Security experts detected a malware campaign this week that cloaks malicious components as genuine executable files by using valid code-signing certificates on Windows systems.
One of the payloads detected, named Blister, appears to be a loader for other strains of malware. Blister seems to be a novel cyber threat and has a low detection rate.
The cybercriminals behind the Blister malware are using various techniques to keep a low profile but relying on valid code-signing certificates seems to be the ace up their sleeve.
The Blister threat actors have been running malicious campaigns since Sept. 15 using code-signing certificates that were validated since Aug. 23, according to a security report.
Furthermore, the attackers’ certificate was issued for a company named Blist LLC using an email address registered on Russian email service provider Mail.Ru.
The perpetrators reportedly used a plethora of techniques to mask the attack. One of the most notable ways was to bind Blister to a legitimate library on the system, to keep the detection rate at a minimum.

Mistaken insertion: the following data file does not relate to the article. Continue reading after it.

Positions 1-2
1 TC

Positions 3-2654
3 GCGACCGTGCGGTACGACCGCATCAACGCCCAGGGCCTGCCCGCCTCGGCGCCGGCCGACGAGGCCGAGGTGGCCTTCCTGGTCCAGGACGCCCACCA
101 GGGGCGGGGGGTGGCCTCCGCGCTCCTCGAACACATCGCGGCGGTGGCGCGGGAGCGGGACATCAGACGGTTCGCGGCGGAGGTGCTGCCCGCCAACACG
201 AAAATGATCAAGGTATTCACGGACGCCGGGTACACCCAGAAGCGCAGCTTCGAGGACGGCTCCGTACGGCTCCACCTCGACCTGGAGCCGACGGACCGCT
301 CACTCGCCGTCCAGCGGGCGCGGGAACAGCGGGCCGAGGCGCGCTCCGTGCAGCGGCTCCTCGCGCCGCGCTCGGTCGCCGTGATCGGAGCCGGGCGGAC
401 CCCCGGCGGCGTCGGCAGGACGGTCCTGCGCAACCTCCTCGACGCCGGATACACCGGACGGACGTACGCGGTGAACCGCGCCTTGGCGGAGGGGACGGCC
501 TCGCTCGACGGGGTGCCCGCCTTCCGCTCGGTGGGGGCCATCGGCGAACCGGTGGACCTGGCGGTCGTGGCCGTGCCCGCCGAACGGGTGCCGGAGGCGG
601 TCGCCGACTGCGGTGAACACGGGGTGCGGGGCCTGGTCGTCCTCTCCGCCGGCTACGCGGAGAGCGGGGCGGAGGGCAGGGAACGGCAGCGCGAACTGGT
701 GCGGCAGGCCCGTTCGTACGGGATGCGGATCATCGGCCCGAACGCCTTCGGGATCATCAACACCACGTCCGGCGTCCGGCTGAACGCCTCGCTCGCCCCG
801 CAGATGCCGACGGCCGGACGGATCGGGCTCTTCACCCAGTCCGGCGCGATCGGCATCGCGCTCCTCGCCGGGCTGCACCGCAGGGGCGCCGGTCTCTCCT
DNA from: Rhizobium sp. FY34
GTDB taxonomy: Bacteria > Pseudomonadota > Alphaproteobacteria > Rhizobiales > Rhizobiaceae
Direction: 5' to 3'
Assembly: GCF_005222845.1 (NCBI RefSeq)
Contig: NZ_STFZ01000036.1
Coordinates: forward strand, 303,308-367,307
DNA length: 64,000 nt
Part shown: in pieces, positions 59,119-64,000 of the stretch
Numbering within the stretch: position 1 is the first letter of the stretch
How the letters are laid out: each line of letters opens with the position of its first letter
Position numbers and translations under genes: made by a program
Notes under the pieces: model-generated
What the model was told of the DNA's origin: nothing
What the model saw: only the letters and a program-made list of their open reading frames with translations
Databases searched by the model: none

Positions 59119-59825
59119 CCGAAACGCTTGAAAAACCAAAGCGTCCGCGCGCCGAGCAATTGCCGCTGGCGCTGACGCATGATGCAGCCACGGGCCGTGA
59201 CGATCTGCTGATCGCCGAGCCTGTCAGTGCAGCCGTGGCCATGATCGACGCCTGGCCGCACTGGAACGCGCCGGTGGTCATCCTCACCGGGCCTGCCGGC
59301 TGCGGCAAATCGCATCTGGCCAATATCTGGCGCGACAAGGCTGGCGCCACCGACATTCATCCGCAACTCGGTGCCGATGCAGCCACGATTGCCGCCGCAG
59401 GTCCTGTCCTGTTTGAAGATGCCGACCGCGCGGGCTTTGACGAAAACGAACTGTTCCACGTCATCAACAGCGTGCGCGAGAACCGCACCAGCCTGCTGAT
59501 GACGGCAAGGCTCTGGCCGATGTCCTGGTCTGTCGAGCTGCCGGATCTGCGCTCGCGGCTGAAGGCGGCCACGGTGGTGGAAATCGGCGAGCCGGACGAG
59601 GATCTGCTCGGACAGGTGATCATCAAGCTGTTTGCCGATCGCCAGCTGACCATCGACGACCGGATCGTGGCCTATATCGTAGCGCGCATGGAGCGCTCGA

After the embedding of the malware, attackers would execute it with Administrator privileges using the rundll32 command. This dangerous combo of valid certificates and elevated rights would let malicious components such as Blister slip undetected through defensive systems.
As a next step, the malware starts to decode bootstrapping code from the resource section. It’s worth mentioning that the code is heavily obfuscated and stays dormant for 10 minutes after it’s decoded.
Following the delay, Blister decrypts embedded malware payloads such as BitRat and CobaltStrike, both of which are historically known to help attackers achieve remote access and lateral movement in compromised systems.
Ultimately, the malware achieves persistence on the system by replicating itself into the C:\ProgramData folder and generating a renamed local copy of rundll32.exe. More so, Blister sets itself to launch at login as a child of explorer.exe by creating a link in the current user’s Startup folder.
Relying on valid code-signing certificates to disguise malware as legitimate files is not a new technique. In the past, perpetrators were known to steal certificates from legitimate companies. Nowadays, attackers merely use the details of compromised companies to request valid certificates.
This content was originally published here.